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A Brief History on the Other Kind of Sea Food

Many of us stand in front of our open refrigerator contemplating the most delicious option to slake our snack craving, completely indifferent to the technology at work preserving the food contained within. And while nearly everyone in human history has felt the effects of spoiled, non-nutritious, or just plain nasty food, no group has felt those effects more acutely as sailors.

According to 17th century English Navy Administrator Samuel Pepys, “...seamen love their bellies above anything else.” Out at sea, a sailor’s happiness, health, and longevity is dependent upon a ship’s food supplies—when rations are depleted, so is the mood of the voyage. In these calamitous cases, unfortunate seafarers have been forced to survive on what we landlubbers wouldn’t dream of touching with a stick. Let’s explore the sometimes nauseating history of the other kind of sea food.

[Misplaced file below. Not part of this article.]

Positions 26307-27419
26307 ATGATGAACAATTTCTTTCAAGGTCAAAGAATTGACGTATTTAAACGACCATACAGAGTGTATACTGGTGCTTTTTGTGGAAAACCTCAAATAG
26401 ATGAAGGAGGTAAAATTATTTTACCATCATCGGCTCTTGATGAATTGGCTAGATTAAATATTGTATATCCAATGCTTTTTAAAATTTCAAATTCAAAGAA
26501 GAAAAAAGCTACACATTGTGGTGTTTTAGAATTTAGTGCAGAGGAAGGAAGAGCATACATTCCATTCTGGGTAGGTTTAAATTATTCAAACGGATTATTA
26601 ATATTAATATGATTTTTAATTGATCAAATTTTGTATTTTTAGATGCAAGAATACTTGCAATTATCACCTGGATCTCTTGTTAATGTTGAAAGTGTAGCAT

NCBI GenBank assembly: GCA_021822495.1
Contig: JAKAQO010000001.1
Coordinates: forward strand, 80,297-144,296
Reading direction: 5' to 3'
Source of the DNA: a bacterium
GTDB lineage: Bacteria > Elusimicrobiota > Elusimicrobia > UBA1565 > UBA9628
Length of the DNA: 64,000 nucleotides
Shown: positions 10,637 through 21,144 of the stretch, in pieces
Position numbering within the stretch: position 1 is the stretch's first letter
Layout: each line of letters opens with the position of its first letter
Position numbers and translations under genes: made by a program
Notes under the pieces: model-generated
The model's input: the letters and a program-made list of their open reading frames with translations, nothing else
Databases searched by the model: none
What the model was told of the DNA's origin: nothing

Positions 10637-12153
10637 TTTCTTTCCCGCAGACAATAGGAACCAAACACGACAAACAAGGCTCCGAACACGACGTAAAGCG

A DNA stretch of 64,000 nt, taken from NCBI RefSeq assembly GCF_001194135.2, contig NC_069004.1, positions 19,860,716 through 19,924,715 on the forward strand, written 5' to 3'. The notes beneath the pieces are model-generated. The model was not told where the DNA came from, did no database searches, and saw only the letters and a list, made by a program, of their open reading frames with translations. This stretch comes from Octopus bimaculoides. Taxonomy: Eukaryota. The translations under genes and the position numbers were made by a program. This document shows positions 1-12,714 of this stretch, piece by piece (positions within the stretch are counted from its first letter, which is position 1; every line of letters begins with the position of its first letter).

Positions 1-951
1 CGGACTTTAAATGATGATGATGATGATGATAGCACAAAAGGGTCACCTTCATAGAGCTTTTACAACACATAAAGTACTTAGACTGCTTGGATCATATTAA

Preserving foods stretches back to antiquity, and rations like dried meat and salted fish have fed seafaring crews, such as those led by Christopher Columbus, on extended voyages throughout the ages. These preserved provisions would provide for sailors until making landfall where indigenous fruits and animals were either known to be, or hoped to be, plentiful. In fact, Columbus’ discovery of the Americas opened up the known world’s menu by introducing such culinary delights as the tomato, sweet potato, corn, chocolate, and more. But because delicacies such as these didn’t keep well on long journeys, hardtack continued to dominate the sailor’s menu for many generations.